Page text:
To celebrate International Women’s Day, a bipartisan, interactive sporting event was held on the steps of Parliament House to highlight the contribution of Victorian women in sport. The event promoted the value of sport in enhancing gender equality and raising awareness of the importance of promoting core values of fairness and respect. The event was attended by elite female athletes and coaches across the four popular codes—AFL, netball, cricket and soccer.
An investment of $550,000 in funding for a new program to promote gender equality in grass roots sporting clubs across Victoria was also announced. The investment recognises the important role of sport in addressing gender equality. Elite athletes, program facilitators and state sporting organisations will work with local sporting clubs to support and celebrate women and girls’ sport.
To promote the outstanding work that women contribute year-long to Victoria’s economic and social prosperity, a calendar of women’s cultural events was also launched. The calendar features local Victorian events, campaigns and activities relating to women while also recognising the national and international days that acknowledge them.
Expressions of interest for a new Ministerial Council on Women’s Equality opened on International Women’s Day and will close on 31 March 2017. The Council will provide expert advice and help implement gender equality across Victoria.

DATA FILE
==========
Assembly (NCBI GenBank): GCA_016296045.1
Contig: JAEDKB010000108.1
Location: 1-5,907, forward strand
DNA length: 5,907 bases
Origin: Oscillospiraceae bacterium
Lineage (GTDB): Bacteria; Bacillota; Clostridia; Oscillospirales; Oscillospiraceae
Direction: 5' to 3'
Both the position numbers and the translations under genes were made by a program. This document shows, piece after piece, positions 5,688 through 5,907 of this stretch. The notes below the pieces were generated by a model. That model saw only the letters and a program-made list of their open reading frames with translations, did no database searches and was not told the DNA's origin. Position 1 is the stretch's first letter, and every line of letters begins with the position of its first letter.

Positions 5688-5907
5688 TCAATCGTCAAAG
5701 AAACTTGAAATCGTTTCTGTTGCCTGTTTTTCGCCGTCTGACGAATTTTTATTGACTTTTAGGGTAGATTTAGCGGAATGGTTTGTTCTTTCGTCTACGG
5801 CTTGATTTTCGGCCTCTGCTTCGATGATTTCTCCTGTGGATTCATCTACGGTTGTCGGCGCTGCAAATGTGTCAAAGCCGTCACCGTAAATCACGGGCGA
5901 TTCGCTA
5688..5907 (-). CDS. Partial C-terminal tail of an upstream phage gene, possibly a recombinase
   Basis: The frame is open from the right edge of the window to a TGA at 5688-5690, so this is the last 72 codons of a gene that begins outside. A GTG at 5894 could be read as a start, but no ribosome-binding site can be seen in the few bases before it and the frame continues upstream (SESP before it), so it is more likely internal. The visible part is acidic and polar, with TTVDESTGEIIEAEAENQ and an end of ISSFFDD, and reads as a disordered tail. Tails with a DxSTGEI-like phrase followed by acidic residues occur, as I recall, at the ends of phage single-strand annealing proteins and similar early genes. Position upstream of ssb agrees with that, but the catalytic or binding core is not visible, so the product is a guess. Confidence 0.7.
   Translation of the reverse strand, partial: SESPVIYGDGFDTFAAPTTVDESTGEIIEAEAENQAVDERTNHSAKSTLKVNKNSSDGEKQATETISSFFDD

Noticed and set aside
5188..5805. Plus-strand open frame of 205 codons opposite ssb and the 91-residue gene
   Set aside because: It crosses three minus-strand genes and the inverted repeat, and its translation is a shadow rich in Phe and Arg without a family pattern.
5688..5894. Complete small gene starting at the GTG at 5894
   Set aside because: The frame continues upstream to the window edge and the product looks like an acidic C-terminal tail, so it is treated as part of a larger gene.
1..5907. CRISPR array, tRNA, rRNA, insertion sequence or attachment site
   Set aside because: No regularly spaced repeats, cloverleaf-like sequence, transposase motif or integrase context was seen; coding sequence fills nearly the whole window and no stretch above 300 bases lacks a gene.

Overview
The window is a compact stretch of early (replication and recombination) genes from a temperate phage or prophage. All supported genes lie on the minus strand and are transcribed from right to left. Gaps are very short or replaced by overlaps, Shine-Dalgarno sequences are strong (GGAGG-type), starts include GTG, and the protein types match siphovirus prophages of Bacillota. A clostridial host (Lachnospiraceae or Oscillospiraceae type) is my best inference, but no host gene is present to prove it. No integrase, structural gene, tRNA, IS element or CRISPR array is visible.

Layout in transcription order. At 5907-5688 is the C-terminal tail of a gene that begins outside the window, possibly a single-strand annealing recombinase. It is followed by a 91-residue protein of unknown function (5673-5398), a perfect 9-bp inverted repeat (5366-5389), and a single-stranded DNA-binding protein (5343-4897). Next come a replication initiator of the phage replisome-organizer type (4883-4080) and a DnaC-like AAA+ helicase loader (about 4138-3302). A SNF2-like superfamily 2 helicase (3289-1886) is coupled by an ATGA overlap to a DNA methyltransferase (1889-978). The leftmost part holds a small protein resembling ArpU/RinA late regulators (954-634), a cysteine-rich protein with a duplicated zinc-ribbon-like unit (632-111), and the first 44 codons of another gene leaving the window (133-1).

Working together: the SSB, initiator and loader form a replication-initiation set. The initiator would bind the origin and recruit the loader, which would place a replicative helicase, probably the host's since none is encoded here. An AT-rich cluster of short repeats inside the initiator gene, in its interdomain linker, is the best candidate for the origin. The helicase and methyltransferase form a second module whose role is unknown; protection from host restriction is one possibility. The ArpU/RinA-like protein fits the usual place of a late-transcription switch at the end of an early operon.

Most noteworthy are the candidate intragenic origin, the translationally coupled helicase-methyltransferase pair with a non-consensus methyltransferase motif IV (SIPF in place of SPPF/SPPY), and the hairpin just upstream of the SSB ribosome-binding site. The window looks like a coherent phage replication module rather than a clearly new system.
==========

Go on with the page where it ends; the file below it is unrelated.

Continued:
For further information visit the Women Victoria website.
Victorian Honour Roll of Women 2017
On 6 March, 25 outstanding women were inducted onto the 2017 Victorian Honour Roll of Women at a ceremony in Melbourne.
The annual induction, which coincided with International Women’s Day celebrations, acknowledges and celebrates exceptional Victorian women who have made a significant and lasting contribution to their local community, the nation or the world, in many fields of endeavour.
This year’s inductees included VSAC member Kristy McKellar, Anna Moo, former coordinator of the Migrant Women’s Refuge and founder of the Refuge Ethnic Workers Program, Peta Searle, the first female to coach in the Australian Football League, and the late Stella Young, a journalist, comedian and activist who challenged the way Australians perceive disability.
The 2017 inductees will join over 500 remarkable women named in in the Honour Roll since it commenced in 2001.
For more information and to read their inspirational stories visit the Women Victoria website.
Support and Safety Hubs Consultations
DPC is continuing to work with organisations in the family violence and child and family services sectors to work with people who have accessed these services and hear their insights into how Support and Safety Hubs should work.
We have held three Support and Safety Hubs workshops with an Expert Design Group that has brought together frontline workers and leading thinkers from across the service system. DPC has also met with the Diverse Communities and Intersectionality Working Group, and today will meet with the Aboriginal Co-design Forum. This work will inform the Support and Safety Hubs State-wide Concept, which will provide a standard model for the design and implementation of the Hubs to ensure a baseline approach and consistent response for all Victorians.